The food and drink industry is urging the government to take swift action amid a continuing shortage of CO2.
Carbon dioxide is used in guns for killing farm animals and providing the fizz in carbonated drinks. CO2 is also used in certain medical procedures.
The British Poultry Council said the shortage could have a "potentially huge effect" on food production.
And the Food and Drink Federation said it would affect much of the "farm-to-fork supply chain".
It said there was a lack of clarity regarding how long a shortage might last and it urged the government to "act with urgency to assess the issue" as quickly as possible.
Government officials are expected to hold talks with food industry representatives on Thursday over how to manage the CO2 shortage.
At least five CO2 producers in northern Europe are offline for maintenance, according to the publication Gasworld.
Seasonal maintenance shutdowns have left the UK with only one big CO2 producer in action.
The British Poultry Council (BPC) has warned that up to 60% of poultry processing plants could be knocked out "within days" as a result of the CO2 shortage.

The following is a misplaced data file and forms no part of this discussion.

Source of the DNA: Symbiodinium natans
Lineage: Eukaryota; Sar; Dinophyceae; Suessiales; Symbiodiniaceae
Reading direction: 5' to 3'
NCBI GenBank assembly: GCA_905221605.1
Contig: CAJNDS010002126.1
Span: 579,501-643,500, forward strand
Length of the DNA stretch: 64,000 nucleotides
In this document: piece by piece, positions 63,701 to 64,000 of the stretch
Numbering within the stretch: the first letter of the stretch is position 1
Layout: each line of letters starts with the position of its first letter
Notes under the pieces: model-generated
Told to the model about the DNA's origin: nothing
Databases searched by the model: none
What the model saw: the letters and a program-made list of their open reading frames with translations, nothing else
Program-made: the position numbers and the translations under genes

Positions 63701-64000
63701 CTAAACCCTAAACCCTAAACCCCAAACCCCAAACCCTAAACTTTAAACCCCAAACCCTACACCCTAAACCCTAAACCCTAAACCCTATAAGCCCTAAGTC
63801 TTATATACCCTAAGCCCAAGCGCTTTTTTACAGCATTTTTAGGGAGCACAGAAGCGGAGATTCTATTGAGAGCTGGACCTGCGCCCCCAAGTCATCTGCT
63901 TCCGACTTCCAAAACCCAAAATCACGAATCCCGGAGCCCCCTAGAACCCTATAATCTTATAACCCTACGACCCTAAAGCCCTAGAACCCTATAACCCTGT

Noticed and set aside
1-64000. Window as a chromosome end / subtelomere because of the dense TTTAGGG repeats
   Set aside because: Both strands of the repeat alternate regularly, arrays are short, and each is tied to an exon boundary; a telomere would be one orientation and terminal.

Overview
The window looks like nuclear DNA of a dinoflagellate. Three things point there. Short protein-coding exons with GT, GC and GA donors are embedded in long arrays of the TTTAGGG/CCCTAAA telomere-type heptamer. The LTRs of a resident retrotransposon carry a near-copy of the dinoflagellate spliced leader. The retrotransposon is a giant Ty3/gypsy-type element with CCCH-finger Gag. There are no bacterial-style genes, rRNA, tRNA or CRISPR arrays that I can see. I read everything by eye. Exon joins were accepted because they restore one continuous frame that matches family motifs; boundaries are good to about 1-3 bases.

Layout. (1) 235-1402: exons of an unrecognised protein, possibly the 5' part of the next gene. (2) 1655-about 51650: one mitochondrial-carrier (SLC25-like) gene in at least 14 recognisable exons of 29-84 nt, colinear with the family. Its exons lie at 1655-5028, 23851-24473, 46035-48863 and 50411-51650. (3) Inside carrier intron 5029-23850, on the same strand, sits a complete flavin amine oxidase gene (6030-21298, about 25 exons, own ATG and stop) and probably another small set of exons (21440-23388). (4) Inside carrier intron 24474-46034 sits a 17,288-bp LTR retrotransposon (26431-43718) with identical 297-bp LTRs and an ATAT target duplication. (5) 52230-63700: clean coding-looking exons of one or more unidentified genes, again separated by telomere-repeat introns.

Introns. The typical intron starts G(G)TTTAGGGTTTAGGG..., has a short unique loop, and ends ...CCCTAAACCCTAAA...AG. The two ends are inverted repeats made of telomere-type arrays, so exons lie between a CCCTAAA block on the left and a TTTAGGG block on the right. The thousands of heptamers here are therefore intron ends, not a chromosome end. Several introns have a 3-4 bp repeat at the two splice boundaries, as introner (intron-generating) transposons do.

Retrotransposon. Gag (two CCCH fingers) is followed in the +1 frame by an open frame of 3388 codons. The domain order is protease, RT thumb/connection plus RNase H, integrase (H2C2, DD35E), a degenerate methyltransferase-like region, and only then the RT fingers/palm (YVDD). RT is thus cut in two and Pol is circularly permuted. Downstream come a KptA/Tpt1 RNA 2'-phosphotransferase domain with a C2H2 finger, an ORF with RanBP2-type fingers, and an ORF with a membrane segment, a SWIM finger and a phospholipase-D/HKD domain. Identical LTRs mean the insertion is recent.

The British Meat Processors Association (BMPA) will be taking part in Thursday's meeting, along with the Food Standards Agency (FSA).
BMPA deputy-director Fiona Steiger said: "Supply is running out and it's pretty tight for some people.
"We don't know when supplies will be back up. We've been told it could be about a month."
Supplies of Heineken's John Smith's Extra Smooth and Amstel have been already been hit.
Heineken said it was "working with customers to minimise disruption".
Case study: Mark O'Neill, The Beer and Gas Man
Mr O'Neill's business supplies 700 pubs in the Midlands.
He said: "My customers are really concerned. I have had so many calls coming in I had to charge my phone twice already before it was even 10am.
"There are customers who are panicking. One wanted to order 30-40 cylinders - their normal weekly order is one or two.
"Unless there is an intermediate delivery we won't be returning to normal before the beginning of July. Without that, we will run dry in about a week's time."
Wetherspoons pub chain said that while it had not had any supply issues yet, "that is likely to change in the coming days".
The British Beer and Pub Association (BBPA), which represents brewers and 20,000 UK pubs, said the CO2 shortage was beginning to cause stoppages in beer production, although it did not name specific companies.
Demand for beer and fizzy drinks is peaking as fans gather to watch the football, thanks to the recent run of hot weather.
It comes from ammonia plants that manufacture fertiliser. But as demand for fertiliser peaks in winter, manufacturers often shut down during the summer for maintenance work.
The BBPA has issued some guidance to its members reminding them that CO2 used in drinks, including for dispensing beer at the pumps, must be food grade gas.
"We'd be concerned this is not the time to go looking for a white van man who says they can supply you with CO2," she said.